I am a fan of instant gratification. I highly recommend any new gardener pick a few varieties of lettuce. They grow fast and are very happy crammed into small containers. We have red leaf lettuce, arugula, mizuna, and red chard. All are suitable for continual harvesting: cut the outside leaves, leave a few in the center, and the lettuces will continue to grow.

Lettuce is perfect for shaded apartment balconies or growing indoors. In fact, they don’t like too much sun. Arugula, in particular, has a tendency to bolt (produce flowers and seeds) in bright sun and hot weather, so keep it in the shade. Bolted lettuce is more bitter and less productive, but we can delay bolting by planting slow-bolt varieties and cutting any flowering stems as soon as they grow.

Because it grows so quickly, lettuce has a limited lifespan. Plant new batches 2-3 weeks apart to keep a continuous supply from spring to fall. We grow 8-10 small lettuces per 8″ pot on our balcony to harvest as baby greens for delicious salads. The Swiss chard gets its own pot because we use it for full-size leaves.

Peppers in Containers

Peppers are the ultimate container plant for your tiny apartment garden. They’re compact, highly productive, and indoors they can grow year-round. Use them in my Hot & Sour Hunan Green Beans.

Additionally, they’re self-pollinating so they don’t need bees. With just a little wind, a single plant can grow fruit. If you’re growing indoors, help them along by gently shaking the stems when the pepper flowers are blooming.

We have habanero, jalapeno, shishito, and Chinese 小米辣 Xiǎomǐlà peppers in 12″ pots. To jump start the process, you can buy pepper seedlings on Amazon (Bonnie Plants jalapeno and habanero and spicy banana). Otherwise, I recommend picking early variety pepper seeds to speed up the process.

Tomatoes in Containers

There are many tomato varieties that are perfect for balcony container gardens. Looks for determinate tomatoes that stay compact, like these patio tomatoes or bush tomatoes. We also have a few really cute Micro Toms; they’re the world’s smallest tomato plant and perfect for container or indoor gardening.

You can get a head start by purchasing seedlings from your local garden center, but they grow quickly from seed. Since it’s a bit later in the season now, you may need to bring your tomatoes indoors in the fall — but that’s the beauty of growing a balcony container garden! Like peppers, tomatoes are self-pollinating. However, if you’re growing tomatoes indoors, you’ll need to gently shake the stems when they flower.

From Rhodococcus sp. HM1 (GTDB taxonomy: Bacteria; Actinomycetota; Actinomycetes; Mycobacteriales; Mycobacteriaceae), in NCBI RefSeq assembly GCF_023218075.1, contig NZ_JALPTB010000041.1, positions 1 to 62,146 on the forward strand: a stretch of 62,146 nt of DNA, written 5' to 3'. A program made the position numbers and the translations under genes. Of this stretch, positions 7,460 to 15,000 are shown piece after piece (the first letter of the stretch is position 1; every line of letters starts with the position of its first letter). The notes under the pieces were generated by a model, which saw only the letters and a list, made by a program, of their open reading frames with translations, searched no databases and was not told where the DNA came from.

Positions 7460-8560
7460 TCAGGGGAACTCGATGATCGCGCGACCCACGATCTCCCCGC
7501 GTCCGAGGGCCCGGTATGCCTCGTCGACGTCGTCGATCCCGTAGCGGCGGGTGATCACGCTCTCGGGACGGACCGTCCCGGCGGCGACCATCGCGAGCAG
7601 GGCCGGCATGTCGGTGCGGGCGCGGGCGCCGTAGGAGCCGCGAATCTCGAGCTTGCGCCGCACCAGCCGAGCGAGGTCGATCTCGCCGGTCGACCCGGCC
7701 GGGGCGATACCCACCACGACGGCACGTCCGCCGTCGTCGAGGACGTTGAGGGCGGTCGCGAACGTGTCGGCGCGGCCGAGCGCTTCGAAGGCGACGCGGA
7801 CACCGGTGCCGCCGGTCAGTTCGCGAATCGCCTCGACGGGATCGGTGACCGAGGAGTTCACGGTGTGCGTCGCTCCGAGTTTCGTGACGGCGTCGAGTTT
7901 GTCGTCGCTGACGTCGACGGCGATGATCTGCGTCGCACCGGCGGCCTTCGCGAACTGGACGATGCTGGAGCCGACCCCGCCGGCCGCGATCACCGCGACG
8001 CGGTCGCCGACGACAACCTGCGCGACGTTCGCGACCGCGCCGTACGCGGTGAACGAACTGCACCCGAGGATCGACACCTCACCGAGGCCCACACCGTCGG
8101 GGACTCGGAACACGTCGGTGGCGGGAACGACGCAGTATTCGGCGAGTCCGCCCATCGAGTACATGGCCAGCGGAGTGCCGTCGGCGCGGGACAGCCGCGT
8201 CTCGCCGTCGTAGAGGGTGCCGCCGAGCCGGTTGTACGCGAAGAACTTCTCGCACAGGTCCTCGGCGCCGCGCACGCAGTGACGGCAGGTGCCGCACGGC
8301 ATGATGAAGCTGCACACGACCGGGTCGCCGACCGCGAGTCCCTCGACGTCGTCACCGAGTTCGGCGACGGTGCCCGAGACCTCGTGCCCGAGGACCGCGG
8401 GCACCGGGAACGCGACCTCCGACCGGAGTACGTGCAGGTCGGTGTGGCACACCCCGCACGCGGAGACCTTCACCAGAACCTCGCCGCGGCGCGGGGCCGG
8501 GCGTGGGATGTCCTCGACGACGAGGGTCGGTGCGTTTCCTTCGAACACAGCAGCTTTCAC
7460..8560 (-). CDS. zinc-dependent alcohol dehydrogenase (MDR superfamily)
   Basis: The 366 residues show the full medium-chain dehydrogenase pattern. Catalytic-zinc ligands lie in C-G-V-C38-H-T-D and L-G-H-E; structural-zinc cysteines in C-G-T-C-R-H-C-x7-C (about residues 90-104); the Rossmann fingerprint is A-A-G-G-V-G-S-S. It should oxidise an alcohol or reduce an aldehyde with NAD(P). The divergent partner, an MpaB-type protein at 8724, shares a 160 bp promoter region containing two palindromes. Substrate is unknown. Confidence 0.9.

Container Garden Care

In general, especially in smaller containers, plants will need water regularly. For all of the varieties in this post, water when the top 1/2″ to 1″ of soil feels dry to the touch. Water slowly, 1-2 cups at a time, until water starts slowly seeping out of the drainage holes into the bottom tray. Use planter pots with drainage holes to prevent over-watering, which causes plant roots to rot.

Especially with the weather warming up now, we’ve been watering almost daily. There are methods to create a water reservoir, but with social distancing keeping us at home, watering our garden daily has been a wonderful excuse to spend a few minutes outdoors.

Additionally, we’ve been giving our plants fertilizer every 1-2 weeks in the form of Miracle Gro Organic all-purpose plant food. You could use complex multiple fertilizer mixes, but we prefer to keep it simple. This one is widely available (e.g. Amazon or Lowes), and so far it’s worked very well for us.

Meatball the cat sunning on our balcony oasis, surrounded by container vegetables

How Does Your (Container) Garden Grow?

Do you have an indoor or balcony container garden? Have you been taking advantage of newfound time at home to grow your own vegetables, herbs, or fruit? Tag #thericelover on Instagram to share your harvest! And keep reading Part II of Tiny Apartment Gardening next for my efficient tiny garden tips: favorite supplies and DIY mini garden boxes!

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    1. Post
      Amy L

      I really didn’t think I’d love the Aerogarden so much! I made a tiny batch of pesto dressing today with Thai basil, served over salad with our lettuces, and I’m in love!

  1. Becky


    1. Post
      Amy L